I met Heine on the Rue Fürstenberg

Music film by Andreas Rochholl
, 2012

“This music film is a lighthearted and clever spectacle constructed around the chamber music work by Morton Feldman. A kangaroo escapes, a conductor plays clarinet. A cellist in tears and a violin in lingerie, while a composer becomes increasingly entangled in his patterns. These are only a few of the passionate elements of this film work.”
(International Film Festival Rotterdam, 2012)

“Andreas Rochholl’s film is saturated with the music of pioneering American composer Morton Feldman. Though Feldman passed away in 1987, his work continues to inspire new experiments. Rochholl juxtaposes Feldman’s postmodern compositions with seemingly random scenes, some unspectacular, others strange. Well-versed in music and film techniques, director Rochholl ably uses both to pay a synchronous homage to Feldman’s creative work.” (International Film Festival Wroclaw, new horizons, 2012)


Script, Director and Editing: Andreas Rochholl Camera and Director of Photography: Börries Müller-Büsching Music director: Arno Waschk Sound design: Daniel Weingarten Costume design: Sabine Gallei
Cast: Lisa Tjalve – Kanguroo / Voice, Alexander Bader – Man in the train / Clarinet, Arno Waschk – Composer / Piano, Christina Fassbender – Cook / Flute, Zoé Cartier – Woman in Kimono / Cello, Wolfgang Eger – Cook / Percussion, Simone Leona Hueber – Woman from the Milonga, Christian Banzhaf – Violone fancier, Daniel Weingarten – Man with Cello, Fiona Bennett – Hat designer

International Film Festival Rotterdam 2012,  New Horizons ∙ Int. Film Festival Wroclaw 2012, Aesthetica Short Film Festival 2012, proposed for the German Short Film Award

“I was in Paris, it was early in the morning, I found myself in the Rue Furstenberg, and I had the association of Delacroix’s studio and that world. I was thinking a lot about Heine because of my situation. (I found myself more or less in voluntary exile for a few years.) And then I was writing, and in the middle of the piece I just wrote down the title: I met Heine…”. (Morton Feldman in an interview, 1971)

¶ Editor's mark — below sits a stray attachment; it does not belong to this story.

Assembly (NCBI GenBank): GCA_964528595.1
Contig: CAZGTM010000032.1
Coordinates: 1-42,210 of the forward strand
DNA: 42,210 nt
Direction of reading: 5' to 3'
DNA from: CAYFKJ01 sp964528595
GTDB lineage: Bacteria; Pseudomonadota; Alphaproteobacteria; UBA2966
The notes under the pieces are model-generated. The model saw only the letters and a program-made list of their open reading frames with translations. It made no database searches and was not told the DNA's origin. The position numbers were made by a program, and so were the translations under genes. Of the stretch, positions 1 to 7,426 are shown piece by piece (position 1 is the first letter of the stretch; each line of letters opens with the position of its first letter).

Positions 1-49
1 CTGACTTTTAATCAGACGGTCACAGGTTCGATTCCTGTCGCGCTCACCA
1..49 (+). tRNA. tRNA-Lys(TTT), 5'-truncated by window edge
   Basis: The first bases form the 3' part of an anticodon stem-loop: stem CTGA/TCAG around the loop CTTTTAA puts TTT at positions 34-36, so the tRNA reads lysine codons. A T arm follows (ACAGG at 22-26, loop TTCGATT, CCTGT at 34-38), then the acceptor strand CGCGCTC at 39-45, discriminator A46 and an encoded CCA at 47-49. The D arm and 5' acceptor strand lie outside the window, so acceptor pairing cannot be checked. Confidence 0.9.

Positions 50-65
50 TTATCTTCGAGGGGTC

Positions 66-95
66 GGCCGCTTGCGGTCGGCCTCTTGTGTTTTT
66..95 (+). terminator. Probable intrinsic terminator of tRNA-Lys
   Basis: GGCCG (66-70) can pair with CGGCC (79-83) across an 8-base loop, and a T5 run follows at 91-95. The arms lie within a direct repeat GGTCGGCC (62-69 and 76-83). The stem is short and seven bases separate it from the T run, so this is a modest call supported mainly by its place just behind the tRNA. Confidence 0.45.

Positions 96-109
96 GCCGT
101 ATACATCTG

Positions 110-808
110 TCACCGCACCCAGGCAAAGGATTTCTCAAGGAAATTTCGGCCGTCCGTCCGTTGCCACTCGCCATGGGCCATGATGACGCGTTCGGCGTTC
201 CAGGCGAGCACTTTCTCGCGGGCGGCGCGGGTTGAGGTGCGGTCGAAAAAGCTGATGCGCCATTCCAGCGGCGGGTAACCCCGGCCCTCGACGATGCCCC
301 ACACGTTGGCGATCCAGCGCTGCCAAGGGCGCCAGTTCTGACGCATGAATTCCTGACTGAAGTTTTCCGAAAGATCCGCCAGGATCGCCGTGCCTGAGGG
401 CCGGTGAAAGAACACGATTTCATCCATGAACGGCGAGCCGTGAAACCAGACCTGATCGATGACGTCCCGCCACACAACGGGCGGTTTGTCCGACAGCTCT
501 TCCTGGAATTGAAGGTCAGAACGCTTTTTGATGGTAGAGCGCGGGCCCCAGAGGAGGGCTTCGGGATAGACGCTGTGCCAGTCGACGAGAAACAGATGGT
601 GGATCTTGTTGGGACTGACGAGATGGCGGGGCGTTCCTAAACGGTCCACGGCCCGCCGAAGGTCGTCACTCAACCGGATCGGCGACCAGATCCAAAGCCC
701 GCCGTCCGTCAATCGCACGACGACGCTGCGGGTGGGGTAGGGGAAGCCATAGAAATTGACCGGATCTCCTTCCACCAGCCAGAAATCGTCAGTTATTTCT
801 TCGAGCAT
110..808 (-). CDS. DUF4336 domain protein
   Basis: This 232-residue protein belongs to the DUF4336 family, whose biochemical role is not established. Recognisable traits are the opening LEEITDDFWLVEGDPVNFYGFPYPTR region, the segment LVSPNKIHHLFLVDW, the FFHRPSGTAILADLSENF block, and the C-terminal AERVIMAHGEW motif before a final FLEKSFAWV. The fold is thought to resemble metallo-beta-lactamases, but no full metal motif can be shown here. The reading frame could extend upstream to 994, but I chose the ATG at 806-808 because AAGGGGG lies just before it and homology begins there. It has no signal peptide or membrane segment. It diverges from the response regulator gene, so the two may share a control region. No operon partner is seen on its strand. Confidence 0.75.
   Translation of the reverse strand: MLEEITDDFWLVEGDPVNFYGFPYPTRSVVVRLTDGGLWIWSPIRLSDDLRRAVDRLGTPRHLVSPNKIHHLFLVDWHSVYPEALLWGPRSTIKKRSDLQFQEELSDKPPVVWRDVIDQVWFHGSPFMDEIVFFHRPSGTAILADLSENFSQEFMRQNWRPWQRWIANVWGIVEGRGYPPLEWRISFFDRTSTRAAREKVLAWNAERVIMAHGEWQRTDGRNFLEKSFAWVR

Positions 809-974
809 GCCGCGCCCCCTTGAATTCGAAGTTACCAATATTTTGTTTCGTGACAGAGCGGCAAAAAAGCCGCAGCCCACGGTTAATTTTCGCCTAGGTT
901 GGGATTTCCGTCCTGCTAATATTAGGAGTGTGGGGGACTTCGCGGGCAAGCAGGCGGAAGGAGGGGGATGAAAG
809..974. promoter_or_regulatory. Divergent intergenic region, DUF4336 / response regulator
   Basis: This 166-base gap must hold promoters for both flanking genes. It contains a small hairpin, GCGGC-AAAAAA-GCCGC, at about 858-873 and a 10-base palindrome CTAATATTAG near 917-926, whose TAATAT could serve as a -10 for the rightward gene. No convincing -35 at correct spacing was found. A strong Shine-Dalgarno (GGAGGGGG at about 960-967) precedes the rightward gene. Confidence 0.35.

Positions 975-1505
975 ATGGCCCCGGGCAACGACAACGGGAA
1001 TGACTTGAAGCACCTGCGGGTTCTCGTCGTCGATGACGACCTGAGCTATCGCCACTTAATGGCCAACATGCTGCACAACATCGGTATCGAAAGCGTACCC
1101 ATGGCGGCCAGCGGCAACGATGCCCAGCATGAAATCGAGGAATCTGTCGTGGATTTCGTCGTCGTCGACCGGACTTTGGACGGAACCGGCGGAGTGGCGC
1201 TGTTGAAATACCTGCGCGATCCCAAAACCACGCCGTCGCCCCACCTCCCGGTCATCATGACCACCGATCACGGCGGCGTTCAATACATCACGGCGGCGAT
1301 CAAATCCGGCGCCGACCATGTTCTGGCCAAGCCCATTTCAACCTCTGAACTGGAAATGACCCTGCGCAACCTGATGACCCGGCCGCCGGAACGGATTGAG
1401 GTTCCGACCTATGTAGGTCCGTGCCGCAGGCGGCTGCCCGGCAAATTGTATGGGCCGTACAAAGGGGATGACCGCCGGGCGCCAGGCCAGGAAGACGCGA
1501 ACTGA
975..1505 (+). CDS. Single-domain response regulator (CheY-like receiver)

screenshot I met Heine on tgev Rue Fürstenberg, music film

screenshot I met Heine on tgev Rue Fürstenberg, music film

A new closeness of visuals and sound in Music Film

For this music film seven professional classical musicians left their daily orchestra pit and made their way to search the beginning of musical yearning in situations from everydays life. Out of this, a story in six episodes arises. Only just before the end of the film the musicians – who up to this point have acted as their own characters – bring their instrumental mastery to the film.

I met Heine on the Rue Fürstenberg picks up on the roots of the »Aesthetics of whole« in the 1920s. At that time the new media film encountered composers like Alban Berg, Paul Dessau or Kurt Weill, who used film like an instrument as part of their revolutionary scores. The new media film also met visionary architects like Walter Gropius, the co-founder of the total theatre idea, who introduced film as a means of equal importance within Performing Arts, feeding as much as the other arts into the experience of wholeness in live performance.

Therefore, in his music films Andreas Rochholl is trying to create a new closeness between image and sound. According to him, if a film is aiming to intrigue the audience there is no way around fully fusing the two elements. In I met Heine on the Rue Fürstenberg O-sounds and studio recordings are interwoven in correspondence with the storyline and take both the spectator’s eyes and ears on a journey to a ›total sound-image-experience‹. Music and film in this way unfold both their unique powers and create an all-embracing space of perception. The film images accompany the spectator into a fascinating landscape of abstract sounds composed by Morton Feldman, a primary representative of the New York School.

Music Copyright Universal Edition, Wien, SCHOTT MUSIC, Mainz
Morton Feldman: I met Heine on the Rue Fürstenberg for flute, clarinet, violin, cello, piano, percussion & mezzo-soprano (1971)

Thanks to: Mona Isabelle Schroeter and Henning Klose from Tangoloft Berlin. DB Netze. Thomas Hesse and Sophia Kreller from Bahnhofsmanagment Berlin HBF. Susanna Poldauf. Pavel Jiracek. Salon Bennett and blush dessous.